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I would like to know if an error 504 Gateway timeout always come from the load balancer or it can also be originated from Apache and the PHP code it's running ?

Thanks

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3 Answers 3

It usually happens when the load balancer is waiting for a response from apache and apache is not giving a response within the timeout period of load balancer. So it returns a 504 gateway timeout. About what causes apache to not respond is something only you can say as you have not given much background information on what apache is serving. Look at apache logs to know more details . usually access logs and error logs. Increase the timeout value of loadbalancer, to see if it helps. It is always good to have clustering on apache so you dont get 504 because of a dead apache instance. I think mod_proxy allows you to achieve software clustering. I am not sure check out on apache site.

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Usually from balancing because Apache(mod_php) or PHP(FastCGI) down or busy.

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Sure it can be from php. If php script is in some loop and wont 'spit' out the content connection will eventually time out and balancer will report gateway timeout.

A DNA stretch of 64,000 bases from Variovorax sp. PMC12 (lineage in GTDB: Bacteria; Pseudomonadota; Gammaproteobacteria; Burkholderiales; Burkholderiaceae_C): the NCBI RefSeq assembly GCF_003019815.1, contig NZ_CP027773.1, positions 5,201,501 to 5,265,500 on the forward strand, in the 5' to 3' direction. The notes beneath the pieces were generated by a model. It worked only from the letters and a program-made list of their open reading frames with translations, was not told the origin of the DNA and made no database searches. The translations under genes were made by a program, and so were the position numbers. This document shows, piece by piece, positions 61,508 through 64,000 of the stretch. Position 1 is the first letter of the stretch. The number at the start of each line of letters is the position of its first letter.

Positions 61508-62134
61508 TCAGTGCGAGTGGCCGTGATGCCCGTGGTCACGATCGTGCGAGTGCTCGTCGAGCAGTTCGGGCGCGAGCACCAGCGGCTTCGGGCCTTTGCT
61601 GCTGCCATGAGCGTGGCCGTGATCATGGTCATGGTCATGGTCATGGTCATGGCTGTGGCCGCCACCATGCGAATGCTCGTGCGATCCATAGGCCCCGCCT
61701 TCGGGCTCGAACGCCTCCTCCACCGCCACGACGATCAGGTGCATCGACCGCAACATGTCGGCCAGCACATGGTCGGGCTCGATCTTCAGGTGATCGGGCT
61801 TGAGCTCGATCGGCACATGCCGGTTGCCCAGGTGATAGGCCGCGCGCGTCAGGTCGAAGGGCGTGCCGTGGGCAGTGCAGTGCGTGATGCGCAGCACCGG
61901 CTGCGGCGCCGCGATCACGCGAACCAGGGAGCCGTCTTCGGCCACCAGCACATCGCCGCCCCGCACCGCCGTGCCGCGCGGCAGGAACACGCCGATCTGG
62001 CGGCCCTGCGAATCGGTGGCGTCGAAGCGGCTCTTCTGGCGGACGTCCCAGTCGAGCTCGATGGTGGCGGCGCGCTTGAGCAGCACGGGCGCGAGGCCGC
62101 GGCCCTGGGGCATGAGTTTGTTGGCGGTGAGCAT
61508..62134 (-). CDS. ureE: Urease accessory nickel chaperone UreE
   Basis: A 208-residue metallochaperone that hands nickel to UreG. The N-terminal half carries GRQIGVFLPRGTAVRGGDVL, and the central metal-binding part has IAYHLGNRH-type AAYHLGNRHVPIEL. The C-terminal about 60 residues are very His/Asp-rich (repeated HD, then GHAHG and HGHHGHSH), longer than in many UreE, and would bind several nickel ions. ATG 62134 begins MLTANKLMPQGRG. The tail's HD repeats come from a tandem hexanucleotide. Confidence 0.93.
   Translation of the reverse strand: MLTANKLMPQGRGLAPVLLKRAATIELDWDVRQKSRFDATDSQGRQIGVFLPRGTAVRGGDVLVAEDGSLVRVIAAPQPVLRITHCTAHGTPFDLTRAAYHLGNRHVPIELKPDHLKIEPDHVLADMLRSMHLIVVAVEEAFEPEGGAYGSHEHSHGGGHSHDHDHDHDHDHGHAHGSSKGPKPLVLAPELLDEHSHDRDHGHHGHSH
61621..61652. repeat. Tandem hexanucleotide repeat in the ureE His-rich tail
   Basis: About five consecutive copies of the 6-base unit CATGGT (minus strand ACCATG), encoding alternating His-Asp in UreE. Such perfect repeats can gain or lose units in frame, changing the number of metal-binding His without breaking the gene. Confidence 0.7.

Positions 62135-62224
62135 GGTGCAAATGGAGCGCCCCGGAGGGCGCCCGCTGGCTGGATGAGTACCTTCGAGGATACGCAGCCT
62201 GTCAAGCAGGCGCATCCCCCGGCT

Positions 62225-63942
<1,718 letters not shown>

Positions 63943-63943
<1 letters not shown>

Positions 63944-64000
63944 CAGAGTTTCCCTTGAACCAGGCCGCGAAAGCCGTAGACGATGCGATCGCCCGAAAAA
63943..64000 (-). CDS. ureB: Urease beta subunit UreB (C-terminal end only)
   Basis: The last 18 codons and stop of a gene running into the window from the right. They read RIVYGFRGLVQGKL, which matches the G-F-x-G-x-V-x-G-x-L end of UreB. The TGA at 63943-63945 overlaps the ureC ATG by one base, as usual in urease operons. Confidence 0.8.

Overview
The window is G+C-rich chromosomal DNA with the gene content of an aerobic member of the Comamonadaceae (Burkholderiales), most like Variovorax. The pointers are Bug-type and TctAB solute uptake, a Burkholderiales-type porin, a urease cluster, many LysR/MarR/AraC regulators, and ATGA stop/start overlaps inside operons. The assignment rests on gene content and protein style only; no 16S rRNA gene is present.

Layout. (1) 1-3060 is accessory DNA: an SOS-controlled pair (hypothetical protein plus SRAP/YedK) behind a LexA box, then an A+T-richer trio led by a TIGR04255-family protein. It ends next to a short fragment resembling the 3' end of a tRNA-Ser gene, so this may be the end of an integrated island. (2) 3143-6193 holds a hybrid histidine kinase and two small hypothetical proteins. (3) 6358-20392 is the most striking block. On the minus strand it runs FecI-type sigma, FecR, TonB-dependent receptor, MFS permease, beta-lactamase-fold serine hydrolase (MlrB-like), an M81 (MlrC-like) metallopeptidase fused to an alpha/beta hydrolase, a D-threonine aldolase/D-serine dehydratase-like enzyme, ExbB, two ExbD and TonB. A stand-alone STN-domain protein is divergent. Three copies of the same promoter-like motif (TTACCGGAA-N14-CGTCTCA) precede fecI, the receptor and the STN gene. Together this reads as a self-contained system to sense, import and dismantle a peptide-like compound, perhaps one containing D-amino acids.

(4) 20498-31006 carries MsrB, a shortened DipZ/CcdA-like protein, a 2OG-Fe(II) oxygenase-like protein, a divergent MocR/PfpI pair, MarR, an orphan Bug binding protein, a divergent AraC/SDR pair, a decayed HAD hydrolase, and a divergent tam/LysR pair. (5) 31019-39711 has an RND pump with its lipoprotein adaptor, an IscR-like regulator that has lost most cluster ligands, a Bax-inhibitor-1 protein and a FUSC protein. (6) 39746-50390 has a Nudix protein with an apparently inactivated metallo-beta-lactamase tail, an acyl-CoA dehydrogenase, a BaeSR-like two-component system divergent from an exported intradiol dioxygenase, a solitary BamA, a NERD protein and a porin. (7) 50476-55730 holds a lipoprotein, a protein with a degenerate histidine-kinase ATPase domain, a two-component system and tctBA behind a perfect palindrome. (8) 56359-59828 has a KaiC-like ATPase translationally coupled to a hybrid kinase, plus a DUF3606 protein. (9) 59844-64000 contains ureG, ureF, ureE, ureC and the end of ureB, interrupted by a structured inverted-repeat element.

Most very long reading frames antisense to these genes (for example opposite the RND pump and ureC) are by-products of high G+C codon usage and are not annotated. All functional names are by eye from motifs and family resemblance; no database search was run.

That 'loop' does not necessarily need to be loop, it can be waiting on connection to some service to read data from like mysql/memcache or something...

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You're wrong. PHP it's not web-server and can't send any HTTP response. –  ooshro Feb 24 '11 at 14:54
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Not entirely true, @ooshro, PHP can set headers with header().. but I'm not entirely sure that's appropriate in this instance. –  Tom O'Connor Feb 24 '11 at 15:00
    
@Tom You're wrong. PHP need use socket to send any network message. header() need mod_php, CGI or FastCGI. –  ooshro Feb 24 '11 at 15:05
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Oshro get off my back... –  Hrvoje Špoljar Feb 24 '11 at 15:08
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The OP says " from Apache and the PHP code it's running" Assuming some kind of mechanism between apache and PHP. One that is capable of handling header() –  Tom O'Connor Feb 24 '11 at 15:10

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